I think everyone in Britain has a real emotive connection to the word curry.  Even if you don’t particularly like it, there’s a real cultural feel when you think about it.

For me, it’s family meals both at home and in a restaurant.  It’s making them at home but never quite being able to do it as well as a takeout.  It’s the gorgeous smell of a takeaway that lingers the next day, and the daring to get the spiciest on the menu.

But curry in Britain has a tricky past, and we thought it would be an interesting idea to dive into some of those parts of its history, so that next time we make one at home, we can appreciate how it got here in the first place.


Modern curries can thank the Portugese

India, like a lot of countries around the world, has been subject to the practise of colonisation by various European powers.  While Britain did eventually have control over the state, it was Portugal that had the most influence on the dish, due to their introducing red chillies and vinegar into Goa.  The first curry created with these ingredients was a Vindaloo, and it seems that the word ‘curry’ means ‘to blacken with spices’.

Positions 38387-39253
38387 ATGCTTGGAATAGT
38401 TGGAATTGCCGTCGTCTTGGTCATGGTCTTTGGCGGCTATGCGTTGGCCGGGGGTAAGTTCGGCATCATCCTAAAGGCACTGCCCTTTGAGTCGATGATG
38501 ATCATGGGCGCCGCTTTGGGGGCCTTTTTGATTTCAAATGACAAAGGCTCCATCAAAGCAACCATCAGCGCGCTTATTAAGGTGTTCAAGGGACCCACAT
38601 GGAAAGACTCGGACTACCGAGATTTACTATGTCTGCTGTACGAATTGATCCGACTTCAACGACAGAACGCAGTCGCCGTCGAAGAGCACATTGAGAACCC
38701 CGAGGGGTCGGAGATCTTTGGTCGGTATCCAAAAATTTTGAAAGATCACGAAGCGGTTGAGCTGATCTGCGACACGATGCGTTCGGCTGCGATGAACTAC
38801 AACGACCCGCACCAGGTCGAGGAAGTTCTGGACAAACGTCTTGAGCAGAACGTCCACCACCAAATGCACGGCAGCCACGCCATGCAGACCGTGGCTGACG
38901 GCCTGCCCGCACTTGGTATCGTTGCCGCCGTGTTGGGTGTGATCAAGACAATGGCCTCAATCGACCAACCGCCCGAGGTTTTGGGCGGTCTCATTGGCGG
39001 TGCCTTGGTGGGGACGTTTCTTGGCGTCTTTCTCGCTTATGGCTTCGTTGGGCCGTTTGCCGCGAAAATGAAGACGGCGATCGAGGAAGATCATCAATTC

Curry Powder is a British ‘invention’

When the British occupied India, they had a big hand in taking traditional Indian flavours and changing them to suit their different palates.  Nabobs (the word Indians used to describe the British in the country) would hire cooks to make their curry for them, and when they travelled, they would combine all of the typical spices used in their dishes so as not to lose out on the flavours they enjoyed so much.  In fact, the first time curry powder was mentioned in print was in a mid 18th century cookbook by Hannah Glasse.  So, while curry powder is delicious, it isn’t strictly authentic!

Queen Victoria was curry mad

I mean, who can blame the gal?  Victoria reportedly set off a curry craze due to one of her Indian servant’s being able to make her the traditional dishes.  And whatever Victoria does, the rest of the country follows suit!

Brick Lane is the Curry centre of Britain for a reason

Brick Lane in London is famous for the amount of amazing curry restaurants, and there is a very cool reason for this. 

Due to the horrendous working conditions, many Bengali (at the time Bengal was called Sylhet) workers would jump off the ships in London and run away. 

The centre for caring for these migrants was in Brick Lane, and a community sprang up in the street.  This grew through the century, and after the Second World War the descendants of these original men and women were able to own their own businesses, and the blend of the curry house and the pub was born.

Anyone really craving a home cooked curry right now?  Yeah, me too. Our Spicy Night In has all the spices you need in a handy refillable tin and a beer for the chef!